Stephen Copley Research Report: Jacqueline Kennard on Orkney Library and Class Identity, 1800-1842

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I’ve just returned from the most wonderful week visiting Orkney Library and Archive in Kirkwall, during which I spent valuable time with books and manuscripts essential to my Masters dissertation about the social history of Orkney Library during the Romantic period. I’m immensely grateful for the Stephen Copley Research Award, which contributed to the costs of this trip. It enabled me to immerse myself in the rich history of Orkney and to explore as many resources in the archives as possible, leaving me well-equipped for planning and writing my dissertation this summer.

The Bibliotheck of Kirkwall – the collection of books bequeathed by William Baikie, Stronsay, in 1683, which founded Orkney Library – is known as the oldest public library in Scotland.[1] In 1815, this collection became part of a new subscription library alongside other donations of books by subscribers. Sadly, this iteration of the library is vastly understudied. J. B. Craven’s Descriptive Catalogue of the Bibliotheck of Kirkwall, a source which secondary scholars often look to, neglectfully summarises the library’s early nineteenth-century history in just one sentence: “The old Bibliotheck became afterwards incorporated with the ‘Orkney Library,’ which was instituted 23rd August 1815.”[2] This is despite plentiful surviving materials from the period, including borrowing registers, a minute book, a request book, subscriber lists, catalogues, and rules and regulations, which are housed in Orkney Library and Archives.[3]

My dissertation is centred on the administration and use of Orkney Library in the Romantic period and so I spent much time with these crucial manuscripts. I also photographed electoral rolls, which I will use alongside online census and directory records to help build biographies about library borrowers. For a better understanding of nineteenth-century life on Orkney, I examined the Orkney and Zetland Chronicle and Orkney and Shetland Journal, the only two Orcadian newspapers from the period, as well as contemporary travel and guide books, including one written by Alexander Peterkin, a borrower of Orkney Library himself! I also endeavoured to photograph all library catalogues relating to Orkney Library and my time period, essential resources for tracking the changing collection of the library as well as considering other means through which borrowers might have accessed books.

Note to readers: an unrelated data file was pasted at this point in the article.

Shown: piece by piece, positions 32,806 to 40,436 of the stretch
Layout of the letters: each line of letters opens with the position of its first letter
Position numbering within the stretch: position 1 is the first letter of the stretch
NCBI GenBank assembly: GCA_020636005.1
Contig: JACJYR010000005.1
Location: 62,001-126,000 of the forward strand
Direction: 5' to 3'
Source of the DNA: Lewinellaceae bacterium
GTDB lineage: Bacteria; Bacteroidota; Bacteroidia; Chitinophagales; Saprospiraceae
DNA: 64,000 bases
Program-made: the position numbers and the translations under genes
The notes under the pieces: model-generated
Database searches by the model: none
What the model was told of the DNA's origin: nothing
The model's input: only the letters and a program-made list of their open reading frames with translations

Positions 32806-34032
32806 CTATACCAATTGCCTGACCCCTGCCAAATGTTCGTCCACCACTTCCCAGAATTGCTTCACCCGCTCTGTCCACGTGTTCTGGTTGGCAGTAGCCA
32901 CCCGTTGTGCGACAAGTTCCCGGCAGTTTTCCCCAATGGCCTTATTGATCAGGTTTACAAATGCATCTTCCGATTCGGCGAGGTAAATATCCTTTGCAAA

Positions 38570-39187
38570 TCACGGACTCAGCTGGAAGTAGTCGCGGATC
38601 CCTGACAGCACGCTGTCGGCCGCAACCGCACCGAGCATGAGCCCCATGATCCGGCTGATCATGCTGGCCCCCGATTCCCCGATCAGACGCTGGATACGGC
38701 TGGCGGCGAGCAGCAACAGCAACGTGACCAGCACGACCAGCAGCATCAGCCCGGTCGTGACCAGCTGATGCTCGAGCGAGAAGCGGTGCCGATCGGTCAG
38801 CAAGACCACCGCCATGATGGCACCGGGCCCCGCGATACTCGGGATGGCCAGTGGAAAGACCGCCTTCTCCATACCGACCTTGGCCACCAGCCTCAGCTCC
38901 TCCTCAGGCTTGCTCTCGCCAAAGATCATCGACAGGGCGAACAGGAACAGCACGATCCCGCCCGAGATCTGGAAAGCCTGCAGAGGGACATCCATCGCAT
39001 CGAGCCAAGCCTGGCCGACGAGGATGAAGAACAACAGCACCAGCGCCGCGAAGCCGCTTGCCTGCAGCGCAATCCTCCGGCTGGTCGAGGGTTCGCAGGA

A thanks must go to the staff in the archive for their enthusiasm about my project and recommendations. They were also kind enough to show me the first Bibliotheck catalogue, compiled in 1684. It’s funny to think that that piece of paper was the reason all of us were there – in the building that exists only because of Baikie’s bequest of the original 160 books over 300 years ago. I feel very fortunate to have seen it.

Although the archive was closed a couple of days during my trip, I made the most of my spare time. Most of it was spent reviewing and transcribing what I had seen so far in the archive, but one day was spent visiting the remains of some of Orkney’s neolithic structures – truly awe-inspiring! I started at Maeshowe, a tomb around 5000 years old which is covered in Norse runes from the Vikings’ time on Orkney, before visiting the Stones of Stenness and the Ring of Brodgar, and, finally, Skara Brae, the oldest village in Europe. Prior to my trip I had not realised how diverse and rich Orkney’s history is. I’m thrilled that I can contribute to this by researching another of its treasures – the oldest public library in Scotland.

A lunch break from the archive was spent visiting St Magnus Cathedral, beautiful and worth a visit in itself but also the site of historical importance to the library, as the Bibliotheck was housed there for a time from 1689. Baikie’s body is also buried in the Cathedral, as is that of James Wallace, whom Baikie originally tasked with instituting the library and so can be termed the ‘first librarian’ of Orkney Library.

I feel incredibly privileged to have had the opportunity to visit Orkney and my research will be far better for it. I have a greater sense not only of Orkney life during the Romantic period, but also of how my research fits into its wider history, and I’m eager to revisit my photographs and continue transcribing the materials I viewed. Thanks must again go to BARS for offering me the Stephen Copley Research Award. I’m looking forward to sharing some of my findings from this trip at their ‘Romantic Making and Unmaking’ conference in July.

In the meantime, I shall leave you with this glorious sunset!


[2] J.B. Craven, Descriptive Catalogue of the Bibliotheck of Kirkwall (1683): with a Notice of the Founder, William Baikie, M.A. of Holland (Kirkwall: privately printed 1897), xi.

[3] Sadly there are two borrowing registers which are missing, covering the years 1824-1830 and 1835-1842. Helpfully, the minute book covers the entirety of my period of interest, which can reveal some of the library’s happenings during these gaps.


Jacqueline Kennard is a SGSSS-funded MSc Historical Research student at the University of Stirling. Her MSc dissertation is centred on the archive and borrowers of Orkney Library in Kirkwall. In October she’ll be beginning a PhD exploring nineteenth-century Scottish libraries and the role they play in establishing senses of class identity in their users. Follow her on Twitter/X here.